MALCOLM X (1992). You can't turn around without hearing some critic gush about how so-and-so is out there delivering "the best performance of the year." Well, allow me the opportunity to gush a step further by flatly stating that, in the leading man category, Denzel Washington in Malcolm X managed to deliver the best performance of the decade. Washington's work is so monumental, it seems like an especially cruel twist of fate that the Academy chose that year to finally reward perennial nominee Al Pacino ... for the execrable Scent of a Woman. (In other words, the best performance of the 1990s loses to the worst Best Actor selection of all time. Go figure.) At any rate, Malcolm X is more than a one-man show: Writer-director Spike Lee is in complete control of this 200-minute epic, and he and Washington receive invaluable aid from a top-flight supporting cast and a crack team of behind-the-camera personnel (though the film deserved at least a half-dozen Oscar nods, its only citations were for Washington's performance and Ruth Carter's costume designs). Working from Malcolm's autobiography, Lee is careful to preserve the complete arc of the man's life, showing how he survived a troubled childhood and a prison stint to emerge as the powerful and feared spokesman for the Nation of Islam before his assassination. Washington's work here is amazing: He effortlessly adapts to the various canvases painted by Lee, swinging from deliriously reckless in the early scenes to passionate and incendiary in the middle ones and finally to pensive and worldly in the latter sequences.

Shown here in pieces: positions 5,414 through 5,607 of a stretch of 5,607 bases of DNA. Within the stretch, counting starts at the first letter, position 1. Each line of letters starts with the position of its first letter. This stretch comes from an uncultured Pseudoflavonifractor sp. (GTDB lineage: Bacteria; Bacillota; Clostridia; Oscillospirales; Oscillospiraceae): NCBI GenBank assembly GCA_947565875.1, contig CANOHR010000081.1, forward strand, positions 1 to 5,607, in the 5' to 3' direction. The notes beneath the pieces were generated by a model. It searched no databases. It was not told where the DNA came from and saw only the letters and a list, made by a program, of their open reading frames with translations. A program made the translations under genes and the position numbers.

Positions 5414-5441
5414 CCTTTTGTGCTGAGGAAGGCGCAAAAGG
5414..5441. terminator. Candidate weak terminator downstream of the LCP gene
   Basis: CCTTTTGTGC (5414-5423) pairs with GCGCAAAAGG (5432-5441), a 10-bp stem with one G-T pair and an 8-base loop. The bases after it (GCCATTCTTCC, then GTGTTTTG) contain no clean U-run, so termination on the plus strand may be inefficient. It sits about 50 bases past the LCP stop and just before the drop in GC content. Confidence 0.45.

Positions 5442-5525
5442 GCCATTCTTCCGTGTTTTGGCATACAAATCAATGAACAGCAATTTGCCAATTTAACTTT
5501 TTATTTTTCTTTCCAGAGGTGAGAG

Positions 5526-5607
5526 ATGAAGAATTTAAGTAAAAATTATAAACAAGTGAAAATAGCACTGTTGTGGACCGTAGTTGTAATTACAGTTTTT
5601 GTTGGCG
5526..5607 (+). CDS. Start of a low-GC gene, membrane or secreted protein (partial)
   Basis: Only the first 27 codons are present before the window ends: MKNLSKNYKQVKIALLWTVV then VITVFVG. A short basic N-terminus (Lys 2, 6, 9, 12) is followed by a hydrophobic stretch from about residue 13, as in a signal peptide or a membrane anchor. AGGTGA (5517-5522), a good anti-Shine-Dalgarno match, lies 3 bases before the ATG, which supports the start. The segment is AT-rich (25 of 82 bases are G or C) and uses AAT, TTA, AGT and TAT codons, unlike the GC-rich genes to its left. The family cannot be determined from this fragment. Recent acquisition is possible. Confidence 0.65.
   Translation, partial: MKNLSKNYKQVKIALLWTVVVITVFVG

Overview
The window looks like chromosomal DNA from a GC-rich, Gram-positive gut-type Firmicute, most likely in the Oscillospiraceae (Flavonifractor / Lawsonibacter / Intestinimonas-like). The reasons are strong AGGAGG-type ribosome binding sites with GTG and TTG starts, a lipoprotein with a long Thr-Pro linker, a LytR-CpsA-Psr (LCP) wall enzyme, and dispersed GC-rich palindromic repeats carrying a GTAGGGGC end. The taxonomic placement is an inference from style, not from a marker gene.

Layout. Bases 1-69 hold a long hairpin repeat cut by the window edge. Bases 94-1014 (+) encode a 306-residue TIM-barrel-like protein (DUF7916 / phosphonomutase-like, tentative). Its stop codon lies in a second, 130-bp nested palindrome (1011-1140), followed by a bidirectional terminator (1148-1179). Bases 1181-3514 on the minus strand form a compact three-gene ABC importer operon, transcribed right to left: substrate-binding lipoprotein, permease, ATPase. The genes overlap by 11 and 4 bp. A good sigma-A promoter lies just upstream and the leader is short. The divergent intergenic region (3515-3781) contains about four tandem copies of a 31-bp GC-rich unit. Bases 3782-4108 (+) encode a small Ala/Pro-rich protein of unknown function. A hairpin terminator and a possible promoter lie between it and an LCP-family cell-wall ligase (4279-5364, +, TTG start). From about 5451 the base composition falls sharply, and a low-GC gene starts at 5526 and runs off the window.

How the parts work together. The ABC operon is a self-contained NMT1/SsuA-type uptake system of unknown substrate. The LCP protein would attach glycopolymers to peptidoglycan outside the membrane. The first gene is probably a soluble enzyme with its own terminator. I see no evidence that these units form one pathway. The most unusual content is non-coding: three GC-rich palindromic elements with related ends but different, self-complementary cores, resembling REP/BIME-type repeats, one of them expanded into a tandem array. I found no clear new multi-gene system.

The 20th Anniversary Blu-ray set also contains a DVD of the 1972 nonfiction film Malcolm X, an Oscar nominee for Best Documentary Feature. Other extras include audio commentary by Lee, Carter, director of photography Ernest Dickerson and editor Barry Alexander Brown; deleted scenes; and a making-of piece.